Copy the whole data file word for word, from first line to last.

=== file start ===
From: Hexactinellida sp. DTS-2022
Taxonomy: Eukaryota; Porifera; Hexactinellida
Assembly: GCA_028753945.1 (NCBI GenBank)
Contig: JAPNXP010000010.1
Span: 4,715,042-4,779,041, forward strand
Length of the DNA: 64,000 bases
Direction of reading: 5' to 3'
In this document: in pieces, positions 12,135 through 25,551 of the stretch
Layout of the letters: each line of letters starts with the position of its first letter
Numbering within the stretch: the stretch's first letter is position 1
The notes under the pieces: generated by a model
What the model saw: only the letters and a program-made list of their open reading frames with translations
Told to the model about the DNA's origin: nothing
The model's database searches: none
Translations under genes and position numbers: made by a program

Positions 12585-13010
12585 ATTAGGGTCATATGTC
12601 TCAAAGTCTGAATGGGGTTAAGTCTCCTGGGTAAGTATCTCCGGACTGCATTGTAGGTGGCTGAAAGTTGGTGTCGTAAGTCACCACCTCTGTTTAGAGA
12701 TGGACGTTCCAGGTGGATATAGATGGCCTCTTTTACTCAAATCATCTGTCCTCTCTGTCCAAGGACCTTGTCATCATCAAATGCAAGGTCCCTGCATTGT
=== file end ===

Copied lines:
From: Hexactinellida sp. DTS-2022
Taxonomy: Eukaryota; Porifera; Hexactinellida
Assembly: GCA_028753945.1 (NCBI GenBank)
Contig: JAPNXP010000010.1
Span: 4,715,042-4,779,041, forward strand
Length of the DNA: 64,000 bases
Direction of reading: 5' to 3'
In this document: in pieces, positions 12,135 through 25,551 of the stretch
Layout of the letters: each line of letters starts with the position of its first letter
Numbering within the stretch: the stretch's first letter is position 1
The notes under the pieces: generated by a model
What the model saw: only the letters and a program-made list of their open reading frames with translations
Told to the model about the DNA's origin: nothing
The model's database searches: none
Translations under genes and position numbers: made by a program

Positions 12585-13010
12585 ATTAGGGTCATATGTC
12601 TCAAAGTCTGAATGGGGTTAAGTCTCCTGGGTAAGTATCTCCGGACTGCATTGTAGGTGGCTGAAAGTTGGTGTCGTAAGTCACCACCTCTGTTTAGAGA
12701 TGGACGTTCCAGGTGGATATAGATGGCCTCTTTTACTCAAATCATCTGTCCTCTCTGTCCAAGGACCTTGTCATCATCAAATGCAAGGTCCCTGCATTGT